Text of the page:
Autumn Millet and Small Birds

Attributed to Kano Sanraku (Japanese, 1559–1635)

Edo period (1615–1868)
Pair of eight-panel foldingscreens; ink, color, and gold on gilt paper
Image (each screen): 33 1/2 x 134 1/2 in. (85.1 x 341.6 cm)
Credit Line:
Purchase, Joseph Pulitzer Bequest, 1957
Accession Number:
57.157.1, .2
  • Description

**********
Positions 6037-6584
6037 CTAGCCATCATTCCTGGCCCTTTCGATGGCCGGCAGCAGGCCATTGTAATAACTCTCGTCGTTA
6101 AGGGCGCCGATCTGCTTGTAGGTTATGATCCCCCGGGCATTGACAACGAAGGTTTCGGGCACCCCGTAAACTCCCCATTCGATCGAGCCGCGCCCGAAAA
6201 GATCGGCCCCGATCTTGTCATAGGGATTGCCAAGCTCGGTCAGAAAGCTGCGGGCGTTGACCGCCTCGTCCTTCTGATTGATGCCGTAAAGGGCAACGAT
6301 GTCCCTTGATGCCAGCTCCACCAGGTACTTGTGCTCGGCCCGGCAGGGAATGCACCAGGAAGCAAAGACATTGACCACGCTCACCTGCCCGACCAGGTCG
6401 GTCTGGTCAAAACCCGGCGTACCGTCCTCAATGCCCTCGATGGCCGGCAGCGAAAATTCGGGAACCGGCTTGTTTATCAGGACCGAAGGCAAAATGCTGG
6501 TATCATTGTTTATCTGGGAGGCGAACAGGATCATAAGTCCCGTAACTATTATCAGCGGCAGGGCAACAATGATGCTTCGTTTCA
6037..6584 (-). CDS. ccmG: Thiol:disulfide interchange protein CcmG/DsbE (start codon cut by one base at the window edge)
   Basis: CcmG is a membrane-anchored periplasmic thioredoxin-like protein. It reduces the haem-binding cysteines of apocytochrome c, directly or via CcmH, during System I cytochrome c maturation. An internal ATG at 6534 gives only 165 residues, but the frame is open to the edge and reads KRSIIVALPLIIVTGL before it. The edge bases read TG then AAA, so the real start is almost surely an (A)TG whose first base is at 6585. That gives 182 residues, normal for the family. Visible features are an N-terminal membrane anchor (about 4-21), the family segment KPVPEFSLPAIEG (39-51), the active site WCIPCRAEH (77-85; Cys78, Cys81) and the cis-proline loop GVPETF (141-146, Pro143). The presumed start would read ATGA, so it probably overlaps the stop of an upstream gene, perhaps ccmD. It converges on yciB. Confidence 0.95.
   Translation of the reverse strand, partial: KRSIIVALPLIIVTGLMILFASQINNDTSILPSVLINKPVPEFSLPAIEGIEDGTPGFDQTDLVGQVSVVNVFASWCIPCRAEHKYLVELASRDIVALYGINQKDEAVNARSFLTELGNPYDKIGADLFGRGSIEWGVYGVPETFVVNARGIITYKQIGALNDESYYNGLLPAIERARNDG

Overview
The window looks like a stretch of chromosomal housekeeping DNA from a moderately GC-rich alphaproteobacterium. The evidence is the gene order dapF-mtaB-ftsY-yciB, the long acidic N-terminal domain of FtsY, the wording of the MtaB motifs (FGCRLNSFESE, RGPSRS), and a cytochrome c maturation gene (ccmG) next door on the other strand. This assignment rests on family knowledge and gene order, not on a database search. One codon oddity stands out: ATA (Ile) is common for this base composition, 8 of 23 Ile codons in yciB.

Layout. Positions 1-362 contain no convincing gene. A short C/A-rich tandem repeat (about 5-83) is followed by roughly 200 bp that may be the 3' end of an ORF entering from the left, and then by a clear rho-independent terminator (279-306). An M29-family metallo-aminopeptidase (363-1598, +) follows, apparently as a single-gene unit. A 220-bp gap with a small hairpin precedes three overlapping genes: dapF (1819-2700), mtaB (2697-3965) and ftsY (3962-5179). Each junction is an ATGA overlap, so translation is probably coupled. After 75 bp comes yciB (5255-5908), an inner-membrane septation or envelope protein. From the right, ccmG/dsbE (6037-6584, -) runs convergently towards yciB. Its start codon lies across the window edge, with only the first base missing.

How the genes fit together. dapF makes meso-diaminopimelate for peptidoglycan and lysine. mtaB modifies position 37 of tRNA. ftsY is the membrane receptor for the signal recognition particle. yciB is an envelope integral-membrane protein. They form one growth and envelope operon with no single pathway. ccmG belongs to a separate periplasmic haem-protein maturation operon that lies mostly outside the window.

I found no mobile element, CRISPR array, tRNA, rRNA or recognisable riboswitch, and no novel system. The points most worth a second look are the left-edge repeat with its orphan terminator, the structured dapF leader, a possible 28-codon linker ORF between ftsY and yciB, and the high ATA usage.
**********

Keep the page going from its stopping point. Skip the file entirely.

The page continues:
These screens celebrate the rich harvest of autumn. The ripening millet attracts small birds—sparrows, buntings, and titmice—clamoring to satisfy their appetites. In contrast to the natural motifs, objects such as the bamboo fences, the net to capture small birds, and the scarecrow rattles hanging from ropes may evoke in the viewer’s imagination a garden or farm in the autumn. Although the details are rendered realistically, the scene is composed of images that have a long history as traditional subject matter: grain and sparrows, millet and quail, and autumn grasses. These motifs appear repeatedly in pottery, lacquers, and metalwork, as well as in painting. To Japanese viewers of the past, these seemingly decorative motifs would have brought to mind a deeply ingrained set of associations with poetry, some of which went beyond the merely visual. The motif of quails, for example, would have reminded them immediately of the poetic image of a quail’s shrill cry, which traditionally conveyed a sense of autumnal isolation.